For me, I chose this profession to become a medical missionary. The childhood dream carried me along for so many years. But reality struck in my last year of college when I realized that even missionary doctors have to somehow be paid for their work, or they can’t continue. And they have to be hated for being paid. It’s the law.

My dream died, but it was too late to turn back. I’d spent my whole life (since 8th grade) studying like a madman. Few on earth have a clue what that’s like for a person without a nearly photographic memory.

I specialized in pathology. And I get paid.

How do you feel about your paycheck? I feel guilty. Thankful, too.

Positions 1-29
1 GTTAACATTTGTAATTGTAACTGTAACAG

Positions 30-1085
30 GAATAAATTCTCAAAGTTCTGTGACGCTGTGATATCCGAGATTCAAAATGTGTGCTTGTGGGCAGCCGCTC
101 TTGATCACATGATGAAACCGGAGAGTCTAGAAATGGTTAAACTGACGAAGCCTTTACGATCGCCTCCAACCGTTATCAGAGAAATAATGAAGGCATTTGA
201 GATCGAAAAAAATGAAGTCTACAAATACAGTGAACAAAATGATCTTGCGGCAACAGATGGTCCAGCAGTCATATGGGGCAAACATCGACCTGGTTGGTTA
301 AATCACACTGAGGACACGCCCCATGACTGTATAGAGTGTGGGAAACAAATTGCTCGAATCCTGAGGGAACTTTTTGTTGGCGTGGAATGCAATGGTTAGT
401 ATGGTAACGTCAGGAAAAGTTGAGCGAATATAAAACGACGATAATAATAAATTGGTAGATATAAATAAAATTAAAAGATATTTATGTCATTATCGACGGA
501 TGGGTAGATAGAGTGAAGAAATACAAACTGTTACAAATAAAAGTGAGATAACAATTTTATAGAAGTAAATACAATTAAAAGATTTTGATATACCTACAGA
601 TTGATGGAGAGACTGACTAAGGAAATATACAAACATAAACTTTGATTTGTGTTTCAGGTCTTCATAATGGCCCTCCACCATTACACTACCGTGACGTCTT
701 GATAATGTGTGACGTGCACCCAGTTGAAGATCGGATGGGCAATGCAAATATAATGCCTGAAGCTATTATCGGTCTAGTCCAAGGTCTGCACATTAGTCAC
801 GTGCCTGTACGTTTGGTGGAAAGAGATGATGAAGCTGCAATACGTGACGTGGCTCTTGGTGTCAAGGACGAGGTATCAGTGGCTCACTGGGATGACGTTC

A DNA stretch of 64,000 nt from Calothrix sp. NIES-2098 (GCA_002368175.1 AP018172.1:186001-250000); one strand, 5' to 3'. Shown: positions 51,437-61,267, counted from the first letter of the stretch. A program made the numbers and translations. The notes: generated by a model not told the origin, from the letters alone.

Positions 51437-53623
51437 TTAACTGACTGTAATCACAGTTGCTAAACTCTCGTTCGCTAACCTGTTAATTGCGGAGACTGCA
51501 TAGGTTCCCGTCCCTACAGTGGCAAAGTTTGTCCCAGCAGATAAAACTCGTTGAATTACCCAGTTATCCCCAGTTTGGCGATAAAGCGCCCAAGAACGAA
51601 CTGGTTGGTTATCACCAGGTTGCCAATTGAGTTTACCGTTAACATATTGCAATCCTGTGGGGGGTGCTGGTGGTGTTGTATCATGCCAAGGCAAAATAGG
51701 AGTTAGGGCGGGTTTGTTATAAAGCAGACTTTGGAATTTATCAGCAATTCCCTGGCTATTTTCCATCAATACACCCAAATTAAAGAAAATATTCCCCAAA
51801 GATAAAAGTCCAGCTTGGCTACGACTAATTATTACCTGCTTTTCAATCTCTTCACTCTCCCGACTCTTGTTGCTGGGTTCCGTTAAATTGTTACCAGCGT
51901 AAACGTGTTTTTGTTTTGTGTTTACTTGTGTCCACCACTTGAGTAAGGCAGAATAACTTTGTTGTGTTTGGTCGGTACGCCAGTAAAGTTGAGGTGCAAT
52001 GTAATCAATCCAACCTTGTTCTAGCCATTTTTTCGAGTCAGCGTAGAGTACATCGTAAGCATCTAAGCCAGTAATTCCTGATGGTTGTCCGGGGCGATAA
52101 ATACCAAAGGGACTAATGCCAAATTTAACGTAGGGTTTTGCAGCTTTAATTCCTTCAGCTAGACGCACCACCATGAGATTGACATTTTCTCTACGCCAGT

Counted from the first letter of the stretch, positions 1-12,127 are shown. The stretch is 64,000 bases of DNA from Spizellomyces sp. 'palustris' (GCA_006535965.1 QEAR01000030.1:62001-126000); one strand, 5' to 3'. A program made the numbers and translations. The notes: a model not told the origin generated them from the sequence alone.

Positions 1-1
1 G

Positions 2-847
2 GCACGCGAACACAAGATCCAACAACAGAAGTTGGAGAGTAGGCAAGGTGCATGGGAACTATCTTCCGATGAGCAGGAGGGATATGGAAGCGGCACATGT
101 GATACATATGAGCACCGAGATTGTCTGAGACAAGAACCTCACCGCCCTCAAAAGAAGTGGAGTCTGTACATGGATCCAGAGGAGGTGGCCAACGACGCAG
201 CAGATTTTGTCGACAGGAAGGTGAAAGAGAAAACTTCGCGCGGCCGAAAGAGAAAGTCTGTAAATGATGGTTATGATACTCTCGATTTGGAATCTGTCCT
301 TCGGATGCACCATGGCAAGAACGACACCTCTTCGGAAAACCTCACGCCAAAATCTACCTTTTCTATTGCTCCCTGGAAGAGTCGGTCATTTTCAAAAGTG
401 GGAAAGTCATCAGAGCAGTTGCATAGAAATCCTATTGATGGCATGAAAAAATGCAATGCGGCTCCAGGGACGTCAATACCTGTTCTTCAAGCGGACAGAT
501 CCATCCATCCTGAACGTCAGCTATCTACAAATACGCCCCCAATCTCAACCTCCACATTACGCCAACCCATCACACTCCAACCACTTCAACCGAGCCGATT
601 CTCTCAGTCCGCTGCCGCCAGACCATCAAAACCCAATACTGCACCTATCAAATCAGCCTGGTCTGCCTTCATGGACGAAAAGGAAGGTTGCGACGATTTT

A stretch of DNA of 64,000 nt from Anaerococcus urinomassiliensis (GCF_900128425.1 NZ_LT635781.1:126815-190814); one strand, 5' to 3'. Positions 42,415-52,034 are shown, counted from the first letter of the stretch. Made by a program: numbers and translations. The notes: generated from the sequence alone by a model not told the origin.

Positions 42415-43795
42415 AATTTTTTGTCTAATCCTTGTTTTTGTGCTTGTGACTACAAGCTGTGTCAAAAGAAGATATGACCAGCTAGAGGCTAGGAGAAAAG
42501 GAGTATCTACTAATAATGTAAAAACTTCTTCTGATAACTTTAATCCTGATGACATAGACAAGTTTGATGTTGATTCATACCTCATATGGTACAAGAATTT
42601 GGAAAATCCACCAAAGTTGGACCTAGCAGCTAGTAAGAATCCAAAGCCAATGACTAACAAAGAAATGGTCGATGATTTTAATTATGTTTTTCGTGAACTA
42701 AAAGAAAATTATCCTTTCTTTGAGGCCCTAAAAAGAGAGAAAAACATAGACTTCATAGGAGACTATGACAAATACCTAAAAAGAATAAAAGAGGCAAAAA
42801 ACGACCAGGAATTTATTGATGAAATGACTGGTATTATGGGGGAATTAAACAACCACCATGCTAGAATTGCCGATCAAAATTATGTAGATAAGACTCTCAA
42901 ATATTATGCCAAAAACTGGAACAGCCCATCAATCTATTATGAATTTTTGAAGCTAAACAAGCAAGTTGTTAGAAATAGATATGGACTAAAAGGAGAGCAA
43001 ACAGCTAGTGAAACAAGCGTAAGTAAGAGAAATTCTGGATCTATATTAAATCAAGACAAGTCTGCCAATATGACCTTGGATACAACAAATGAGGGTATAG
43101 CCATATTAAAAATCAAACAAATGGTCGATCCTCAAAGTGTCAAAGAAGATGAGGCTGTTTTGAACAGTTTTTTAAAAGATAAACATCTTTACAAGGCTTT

And maybe “there’s a reason for everything” because there’s an upside to all this nonsense.

As a writer, every strong feeling or opinion is the cure for writer’s block.

You have your own unique suffering. Mine is a piece of cake compared to yours, but that’s irrelevant. Mine is mine. I care about it.

And I use it when I’m in trouble.

When you’re blocked, use yours. Your subconscious mind would like to get things out, I’m sure. Turn the air blue!

Last week, two of my characters were stuck in a concrete conversation on a plane from Portland to Honolulu. I lost interest and felt the familiar early signs of writer’s block.

Some how-to books on writing say that every chapter should have a hook, a climax and all that.

Why not?

From that perspective the chapter was hollow…

1. Max didn’t want anything desperately.

2. There was no organic conflict or fear.

3. There was no interesting idea or theme coming through.

4. There was no ticking-clock phenomenon.